An unknown artist or group of Olmec artisans carved and polished this figure from green jade. This work portrays a male figure with almond-shaped eyes, cuts indicating arms, the figure’s hands resting above the knees across the torso, and relatively large open mouth with fangs. Works by later cultures such as the Mixtec and Mexica (Aztecs) often transformed the large mouth with fangs into a beard.
This intricately worked piece probably captures the most significant moment of a ritual process, during which a shaman or deity transforms from jaguar to human (or vice versa). Though the image of the “were-jaguar” is nearly pervasive in Olmec sculpture and architecture, the meaning of jaguar iconography for the Olmec tradition remains uncertain. However, scholars often associate this with the god of maize and the color green. Together, this symbolism is believed by scholars to be associated with seeking divine aid to ensure fertility and therefore the ability to sustain Olmec society and its relatively large population.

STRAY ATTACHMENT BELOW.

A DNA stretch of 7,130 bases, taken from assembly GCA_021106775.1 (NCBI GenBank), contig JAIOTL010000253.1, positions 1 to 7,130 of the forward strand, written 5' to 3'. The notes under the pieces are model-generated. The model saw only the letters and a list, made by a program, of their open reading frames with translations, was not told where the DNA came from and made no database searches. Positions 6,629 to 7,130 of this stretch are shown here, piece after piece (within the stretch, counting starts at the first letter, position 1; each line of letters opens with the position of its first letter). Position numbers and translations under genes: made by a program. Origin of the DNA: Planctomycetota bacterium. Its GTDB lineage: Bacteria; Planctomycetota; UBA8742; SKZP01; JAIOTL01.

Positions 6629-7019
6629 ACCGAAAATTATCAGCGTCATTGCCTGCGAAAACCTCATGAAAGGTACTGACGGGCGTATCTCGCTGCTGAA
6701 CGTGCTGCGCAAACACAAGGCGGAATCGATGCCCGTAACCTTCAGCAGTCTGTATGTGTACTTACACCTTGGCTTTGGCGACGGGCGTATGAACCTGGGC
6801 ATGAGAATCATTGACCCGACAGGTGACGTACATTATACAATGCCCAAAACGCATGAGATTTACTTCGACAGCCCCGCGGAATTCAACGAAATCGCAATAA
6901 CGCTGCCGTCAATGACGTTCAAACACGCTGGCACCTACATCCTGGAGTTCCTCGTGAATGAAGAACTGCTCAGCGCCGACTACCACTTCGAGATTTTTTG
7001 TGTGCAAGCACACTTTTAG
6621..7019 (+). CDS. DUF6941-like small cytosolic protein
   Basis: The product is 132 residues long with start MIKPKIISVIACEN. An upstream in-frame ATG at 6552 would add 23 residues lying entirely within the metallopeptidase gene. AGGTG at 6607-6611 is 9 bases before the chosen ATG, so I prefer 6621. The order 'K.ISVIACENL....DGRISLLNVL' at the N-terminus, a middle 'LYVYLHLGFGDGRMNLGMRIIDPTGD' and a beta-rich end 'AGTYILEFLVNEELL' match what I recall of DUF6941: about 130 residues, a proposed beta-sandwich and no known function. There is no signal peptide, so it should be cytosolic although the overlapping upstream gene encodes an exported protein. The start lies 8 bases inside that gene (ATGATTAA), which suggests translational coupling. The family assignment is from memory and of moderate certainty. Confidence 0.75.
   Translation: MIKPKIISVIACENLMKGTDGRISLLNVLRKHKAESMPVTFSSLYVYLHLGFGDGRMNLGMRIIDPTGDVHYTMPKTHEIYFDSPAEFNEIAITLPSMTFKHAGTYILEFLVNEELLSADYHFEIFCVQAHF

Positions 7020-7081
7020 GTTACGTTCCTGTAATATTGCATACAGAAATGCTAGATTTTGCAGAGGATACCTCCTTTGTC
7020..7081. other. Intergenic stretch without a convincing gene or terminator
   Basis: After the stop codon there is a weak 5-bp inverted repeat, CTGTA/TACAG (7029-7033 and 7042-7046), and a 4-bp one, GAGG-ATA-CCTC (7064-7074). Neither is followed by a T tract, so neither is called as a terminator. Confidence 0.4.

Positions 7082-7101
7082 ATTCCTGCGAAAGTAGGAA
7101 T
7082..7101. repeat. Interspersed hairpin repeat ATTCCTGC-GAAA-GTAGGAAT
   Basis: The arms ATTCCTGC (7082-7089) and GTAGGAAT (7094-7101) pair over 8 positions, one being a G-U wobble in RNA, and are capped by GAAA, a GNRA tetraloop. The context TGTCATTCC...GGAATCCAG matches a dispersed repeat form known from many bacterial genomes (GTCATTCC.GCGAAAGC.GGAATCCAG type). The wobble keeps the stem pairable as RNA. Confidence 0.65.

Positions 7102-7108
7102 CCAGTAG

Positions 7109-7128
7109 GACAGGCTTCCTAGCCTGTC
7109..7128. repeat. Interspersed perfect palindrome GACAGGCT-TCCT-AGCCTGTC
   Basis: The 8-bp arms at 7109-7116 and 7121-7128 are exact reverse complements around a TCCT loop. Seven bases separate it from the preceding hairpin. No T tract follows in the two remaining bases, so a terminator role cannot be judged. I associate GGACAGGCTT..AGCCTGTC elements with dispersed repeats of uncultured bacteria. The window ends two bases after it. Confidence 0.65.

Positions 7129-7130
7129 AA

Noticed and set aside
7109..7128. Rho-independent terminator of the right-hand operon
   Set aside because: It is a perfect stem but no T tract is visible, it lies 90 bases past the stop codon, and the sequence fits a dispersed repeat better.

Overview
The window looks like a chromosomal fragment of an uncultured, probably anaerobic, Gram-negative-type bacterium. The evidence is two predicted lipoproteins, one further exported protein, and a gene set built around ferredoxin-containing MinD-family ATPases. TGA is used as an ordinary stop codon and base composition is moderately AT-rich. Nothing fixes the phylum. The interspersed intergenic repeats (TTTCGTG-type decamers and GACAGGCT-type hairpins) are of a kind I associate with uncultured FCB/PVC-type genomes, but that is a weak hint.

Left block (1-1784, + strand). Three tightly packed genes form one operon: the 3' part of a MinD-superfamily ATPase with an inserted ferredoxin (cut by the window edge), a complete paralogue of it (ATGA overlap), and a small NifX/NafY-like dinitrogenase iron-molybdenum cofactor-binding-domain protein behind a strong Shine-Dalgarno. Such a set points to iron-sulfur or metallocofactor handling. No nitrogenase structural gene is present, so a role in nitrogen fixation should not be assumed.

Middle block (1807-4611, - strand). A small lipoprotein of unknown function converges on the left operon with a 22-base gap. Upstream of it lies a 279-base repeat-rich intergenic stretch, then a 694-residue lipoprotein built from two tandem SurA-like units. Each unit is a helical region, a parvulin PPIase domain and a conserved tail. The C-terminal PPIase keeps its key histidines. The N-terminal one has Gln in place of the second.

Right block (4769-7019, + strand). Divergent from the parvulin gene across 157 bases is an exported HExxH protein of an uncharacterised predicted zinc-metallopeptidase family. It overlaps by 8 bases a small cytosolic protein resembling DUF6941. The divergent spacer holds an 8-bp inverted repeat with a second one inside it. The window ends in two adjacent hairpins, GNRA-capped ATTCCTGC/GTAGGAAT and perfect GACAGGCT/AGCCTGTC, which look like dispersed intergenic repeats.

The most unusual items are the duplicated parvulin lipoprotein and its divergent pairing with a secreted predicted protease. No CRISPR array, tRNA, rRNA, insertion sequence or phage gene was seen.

[Throckmorton Fine Art, New York, NY];
The Jan T. and Marica Vilcek Collection, 2004-2010;
Gift to The Vilcek Foundation, 2010;